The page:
“Bullying is just the beginning of lifelong injustice, so kids need to know they have to continue standing up against injustice―they will need to stand up both for themselves and for others.”
Jamie Nabozny was born and raised in Ashland, Wisconsin, a small town on the south shore of Lake Superior. Jamie knew he was gay at a young age and told his family, but he didn’t come out to friends and classmates. Nevertheless, his middle school classmates saw him as gay and began bullying him. They started by calling him names, progressed to tripping and shoving him, and then eventually to kicking and punching him. The relentless bullying continued through high school. He reported the abuse to teachers and administrators, but they didn’t do much to stop it. Eventually, the harassment got so bad that he ended up in the hospital, in need of abdominal surgery.
Jamie then moved to Minneapolis, where he discovered that many other gay, lesbian, bisexual, and transgender (LGBT) youth were enduring similar abuse. He decided to fight back and, with the help of the Lambda Legal Defense and Education Fund, an LGBT legal organization, he filed a lawsuit against his school district and school officials. His suit, Nabozny v. Podlesny, led to a landmark legal decision that states that public school officials must protect all students from bullies, including those who are lesbian, gay, bisexual, or transgender.
The Southern Poverty Law Center, a nonprofit organization dedicated to fighting hate and bigotry and to seeking justice for our society’s most vulnerable members, produced a documentary about Jamie’s experiences titled Bullied. Today, Jamie regularly speaks to school and community groups across the country to share his story and to campaign against bullying. He lives in Plymouth, Minnesota with his husband and four sons.
WHY DOES STOPPING BULLYING MATTER?
Bullying is defined as “unwanted, aggressive behavior among school aged children that involves a real or perceived power imbalance.” The behavior is generally repeated over time and can cause serious, lasting problems for victims as well as bullies. Examples of bullying include making threats, attacking someone physically or verbally, social exclusion, and spreading rumors.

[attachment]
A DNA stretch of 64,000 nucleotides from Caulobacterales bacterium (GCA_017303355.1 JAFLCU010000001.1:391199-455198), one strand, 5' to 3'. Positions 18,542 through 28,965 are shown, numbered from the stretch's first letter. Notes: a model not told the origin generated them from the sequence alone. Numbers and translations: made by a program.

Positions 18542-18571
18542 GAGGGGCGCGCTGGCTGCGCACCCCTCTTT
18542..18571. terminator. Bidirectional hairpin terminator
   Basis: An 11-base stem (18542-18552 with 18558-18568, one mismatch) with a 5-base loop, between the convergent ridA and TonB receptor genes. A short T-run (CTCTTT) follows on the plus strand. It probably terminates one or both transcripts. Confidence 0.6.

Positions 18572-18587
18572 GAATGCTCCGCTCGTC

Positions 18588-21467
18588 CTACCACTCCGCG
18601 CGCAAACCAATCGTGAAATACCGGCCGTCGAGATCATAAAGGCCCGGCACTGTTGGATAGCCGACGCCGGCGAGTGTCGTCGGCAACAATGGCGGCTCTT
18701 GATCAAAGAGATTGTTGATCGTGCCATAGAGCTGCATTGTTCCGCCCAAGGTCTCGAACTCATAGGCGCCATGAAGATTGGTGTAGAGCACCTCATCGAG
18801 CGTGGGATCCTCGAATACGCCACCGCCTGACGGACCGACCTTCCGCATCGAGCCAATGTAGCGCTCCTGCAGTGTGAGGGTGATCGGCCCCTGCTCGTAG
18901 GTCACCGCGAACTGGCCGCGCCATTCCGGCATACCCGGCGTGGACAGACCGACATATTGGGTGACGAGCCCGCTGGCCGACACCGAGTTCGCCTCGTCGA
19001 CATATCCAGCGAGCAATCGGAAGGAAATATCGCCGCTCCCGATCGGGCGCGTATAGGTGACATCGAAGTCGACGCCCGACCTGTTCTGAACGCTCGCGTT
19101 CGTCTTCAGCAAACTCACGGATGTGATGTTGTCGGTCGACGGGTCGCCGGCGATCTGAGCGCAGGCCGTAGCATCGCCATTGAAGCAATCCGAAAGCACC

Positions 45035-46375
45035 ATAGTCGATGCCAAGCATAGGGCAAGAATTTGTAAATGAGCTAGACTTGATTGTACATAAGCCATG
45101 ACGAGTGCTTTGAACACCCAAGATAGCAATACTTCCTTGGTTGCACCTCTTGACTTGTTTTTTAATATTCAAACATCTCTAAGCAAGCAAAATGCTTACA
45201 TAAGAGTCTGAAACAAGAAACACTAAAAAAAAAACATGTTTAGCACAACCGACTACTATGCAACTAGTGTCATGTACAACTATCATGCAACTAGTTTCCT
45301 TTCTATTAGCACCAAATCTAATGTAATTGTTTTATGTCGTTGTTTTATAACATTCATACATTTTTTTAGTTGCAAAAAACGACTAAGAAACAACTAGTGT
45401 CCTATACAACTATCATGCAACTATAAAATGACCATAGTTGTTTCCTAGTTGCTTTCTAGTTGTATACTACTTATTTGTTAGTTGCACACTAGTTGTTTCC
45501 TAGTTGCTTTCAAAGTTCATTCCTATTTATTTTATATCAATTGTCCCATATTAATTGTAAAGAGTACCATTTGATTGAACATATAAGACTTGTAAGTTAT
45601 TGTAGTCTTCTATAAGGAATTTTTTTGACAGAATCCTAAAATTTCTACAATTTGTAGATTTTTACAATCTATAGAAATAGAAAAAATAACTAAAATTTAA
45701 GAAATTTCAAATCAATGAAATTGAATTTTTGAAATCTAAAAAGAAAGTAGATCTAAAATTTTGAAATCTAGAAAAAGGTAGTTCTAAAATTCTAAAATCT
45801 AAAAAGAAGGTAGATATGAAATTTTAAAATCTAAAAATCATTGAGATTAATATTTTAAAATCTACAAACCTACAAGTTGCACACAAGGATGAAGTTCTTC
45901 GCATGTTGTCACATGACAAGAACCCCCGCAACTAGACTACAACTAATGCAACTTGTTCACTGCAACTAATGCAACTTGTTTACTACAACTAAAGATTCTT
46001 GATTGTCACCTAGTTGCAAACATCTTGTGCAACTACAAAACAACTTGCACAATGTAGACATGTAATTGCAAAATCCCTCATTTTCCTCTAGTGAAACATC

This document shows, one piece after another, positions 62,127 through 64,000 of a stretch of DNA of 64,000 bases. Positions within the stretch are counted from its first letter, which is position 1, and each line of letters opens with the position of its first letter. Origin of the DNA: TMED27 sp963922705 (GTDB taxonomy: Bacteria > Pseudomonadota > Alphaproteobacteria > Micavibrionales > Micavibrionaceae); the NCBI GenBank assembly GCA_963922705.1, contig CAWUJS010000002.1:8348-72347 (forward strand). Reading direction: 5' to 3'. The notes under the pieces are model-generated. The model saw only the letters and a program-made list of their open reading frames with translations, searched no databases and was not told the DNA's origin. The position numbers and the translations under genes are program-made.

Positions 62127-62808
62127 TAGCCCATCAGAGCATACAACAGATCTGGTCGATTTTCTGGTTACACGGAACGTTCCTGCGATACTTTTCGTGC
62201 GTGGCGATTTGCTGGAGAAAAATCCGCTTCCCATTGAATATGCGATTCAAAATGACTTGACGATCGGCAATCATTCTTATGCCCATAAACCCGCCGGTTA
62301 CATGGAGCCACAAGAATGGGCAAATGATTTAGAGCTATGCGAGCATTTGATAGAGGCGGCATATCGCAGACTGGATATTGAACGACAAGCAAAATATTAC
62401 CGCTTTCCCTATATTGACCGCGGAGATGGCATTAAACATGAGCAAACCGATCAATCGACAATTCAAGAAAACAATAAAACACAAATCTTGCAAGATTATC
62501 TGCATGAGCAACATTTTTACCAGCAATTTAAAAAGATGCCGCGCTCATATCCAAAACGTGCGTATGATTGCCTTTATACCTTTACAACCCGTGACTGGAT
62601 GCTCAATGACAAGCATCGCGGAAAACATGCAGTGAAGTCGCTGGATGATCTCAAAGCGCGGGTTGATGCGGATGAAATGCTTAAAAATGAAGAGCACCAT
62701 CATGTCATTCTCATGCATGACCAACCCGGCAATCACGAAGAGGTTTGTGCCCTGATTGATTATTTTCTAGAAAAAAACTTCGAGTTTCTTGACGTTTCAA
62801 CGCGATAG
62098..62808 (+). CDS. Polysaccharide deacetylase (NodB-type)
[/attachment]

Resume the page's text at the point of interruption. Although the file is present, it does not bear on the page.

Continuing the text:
Victims of bullying are at increased risk for depression and anxiety, feelings of loneliness, changes in eating and sleep patterns, and loss of interest in activities―all of which can persist into adulthood. Kids who are bullied are also more likely to experience health complaints and decreased academic achievement. A very small number of bullied youths retaliate through extremely violent measures. In 12 out of 15 school shooting cases in the 1990s, the shooters had a history of being bullied.
LGBTQ youth and those perceived as LGBTQ are at increased risk of being bullied. The 2017 Youth Risk Behavior Survey showed that high school students who identified as lesbian, gay, or bisexual reported having been bullied on school property (27.1 percent vs. 13.3 percent) and cyberbullied at significantly higher rates (27.1 percent vs. 13.3 percent) than their heterosexual peers. The study also revealed that more LGBTQ students reported not going to school at a higher rate than their heterosexual peers because of safety concerns (10 percent vs. 6.1 percent).
WANT TO JOIN THE FIGHT TO STOP BULLYING AND DEFEND THE RIGHTS OF LGBTQ YOUTH?
- Stop Bullying: View information about bullying from the US government and discover how you can help prevent and address bullying in your community.
- 10 Steps to Stop Bullying: Review the National Education Association’s guidance on 10 ways students, teachers, and parents can help stop and prevent bullying.
- Gay, Lesbian, and Straight Education Network (GLSEN): Learn how you can participate in Ally Week, No Name Calling Week, and other activities to support LGBTQ students.
- PFLAG: Learn how you can support the efforts of the first and largest organization for lesbian, gay, bisexual, transgender, and queer (LGBTQ+) people, their parents and families, and allies.